Stewardship IS the Christian Life

The word “stewardship” is often misunderstood and misused. There are many reasons for this, not the least being that it’s an old-fashioned word we rarely use in everyday conversations. Mostly we see this word used in the Church, but sadly it’s almost always associated with raising money, a short-sighted view of its real meaning. We need a better and more accurate definition of this word because its purpose has profound implications for every Christian.

I ran across a church's website recently advertising an upcoming service titled, Stewardship Sunday 2019. I cringed a little as I read the headline. A picture of a pastor pleading came to mind. I felt both sad and frustrated.

Stewardship is more than giving!

Part of the reason we misunderstand stewardship is that we've experienced events and programs like these, through which stewardship is wrongly portrayed as the act of giving money. Stewardship is more than giving. When you reduce stewardship to just giving money, you lessen the transformational power it can have in a person's life.

Stewards not Owners

The true meaning of stewardship is grounded in relationship. God created man with a purpose. In Genesis 1, we read that God created the earth and then formed man and gave him charge over everything he placed on the earth. He then met with Adam daily.

God's desire from the beginning was to have a relationship with us. Through that relationship, God, as the owner, and we, as stewards, work together to accomplish God's will. Stewardship is not just us doing things for God. It's God with us, doing things together that are part of His plan for creation and mankind. 

Stewardship is our ongoing acceptance of this invitation to partner with God in everything he wants to do. It's using our time, our abilities, and our resource, including money, to do good works; something God planned for us before He created the world.

Are you a good steward?

Whether someone is a steward or not is not the question. Everyone is a steward if they've accepted God's invitation to be in relationship with him. The only issue is whether they are a good steward or a bad steward.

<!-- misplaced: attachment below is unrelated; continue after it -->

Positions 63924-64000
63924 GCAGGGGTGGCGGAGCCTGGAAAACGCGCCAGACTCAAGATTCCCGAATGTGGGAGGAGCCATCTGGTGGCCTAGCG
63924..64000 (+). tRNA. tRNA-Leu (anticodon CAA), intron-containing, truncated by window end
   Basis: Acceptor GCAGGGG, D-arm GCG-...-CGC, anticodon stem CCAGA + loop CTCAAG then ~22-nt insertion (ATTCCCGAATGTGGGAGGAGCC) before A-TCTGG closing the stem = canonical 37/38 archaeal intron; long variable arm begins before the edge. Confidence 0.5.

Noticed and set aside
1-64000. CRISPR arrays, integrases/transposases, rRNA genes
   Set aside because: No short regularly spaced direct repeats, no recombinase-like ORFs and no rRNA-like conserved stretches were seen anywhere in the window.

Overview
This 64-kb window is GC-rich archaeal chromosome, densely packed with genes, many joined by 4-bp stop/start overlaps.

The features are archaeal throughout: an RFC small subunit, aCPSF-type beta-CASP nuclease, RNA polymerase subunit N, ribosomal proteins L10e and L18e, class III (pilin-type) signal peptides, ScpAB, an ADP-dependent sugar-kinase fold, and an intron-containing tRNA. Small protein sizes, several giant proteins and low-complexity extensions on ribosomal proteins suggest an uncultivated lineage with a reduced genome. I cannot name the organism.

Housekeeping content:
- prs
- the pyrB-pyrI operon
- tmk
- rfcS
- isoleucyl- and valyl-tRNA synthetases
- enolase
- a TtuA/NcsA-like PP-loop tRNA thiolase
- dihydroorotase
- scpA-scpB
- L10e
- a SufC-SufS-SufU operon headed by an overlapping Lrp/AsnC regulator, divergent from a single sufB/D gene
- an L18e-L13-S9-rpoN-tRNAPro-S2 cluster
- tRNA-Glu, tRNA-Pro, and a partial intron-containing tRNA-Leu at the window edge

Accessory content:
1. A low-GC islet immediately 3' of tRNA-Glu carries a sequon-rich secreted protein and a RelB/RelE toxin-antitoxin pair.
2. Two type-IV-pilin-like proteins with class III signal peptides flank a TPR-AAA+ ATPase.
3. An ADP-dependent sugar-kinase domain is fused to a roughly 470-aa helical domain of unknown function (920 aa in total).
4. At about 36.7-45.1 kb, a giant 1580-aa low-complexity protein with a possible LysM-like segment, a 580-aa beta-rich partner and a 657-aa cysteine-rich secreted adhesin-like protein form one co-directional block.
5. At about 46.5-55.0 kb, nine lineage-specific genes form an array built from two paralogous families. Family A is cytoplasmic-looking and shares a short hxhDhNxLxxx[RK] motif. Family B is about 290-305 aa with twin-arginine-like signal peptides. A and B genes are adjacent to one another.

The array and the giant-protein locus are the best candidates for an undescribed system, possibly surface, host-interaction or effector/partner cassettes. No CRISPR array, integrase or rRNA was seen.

Three qualities of a good steward

1. Faithful

The test of a good steward is whether he accepts that he owns nothing and consistently refuses to take control and possession of that which has been entrusted to him.

"So likewise, whoever of you does not forsake all that he has cannot be My disciple." Luke 14:33

2. Diligent

A good steward avoids waste and seeks to increase his Master's goods.

"There was a certain rich man who had a steward, and an accusation was brought to him that this man was wasting his goods." Luke 16:1

“And I say to you make friends for yourselves by unrighteous mammon, that when you fail, they will receive you into an everlasting home.” Luke 16:9

3. Loyal

A good steward is loyal. He only serves the true Master.

"No servant can serve two masters; for either he will hate the one and love the other, or else he will be loyal to the one and despise the other. You cannot serve God and mammon."

Stewardship is the Christian Life

Everything Jesus did as we view his life through the Gospels, points to stewardship. 

  • He possessed nothing yet continually gave everything he had.

  • He finished his work and accomplished the Father's will; providing for our salvation.

  • He humbled himself before God and remained obedient to the point of death, even the death of the cross.

Stewardship is the Christian Life. It's the one word that ultimately defines our role and purpose as we seek to please our Master.

  1. How has your understanding of stewardship changed?

  2. How does the knowledge that you are a steward impact your decisions and actions?

  3. What, if anything, do you need to do different?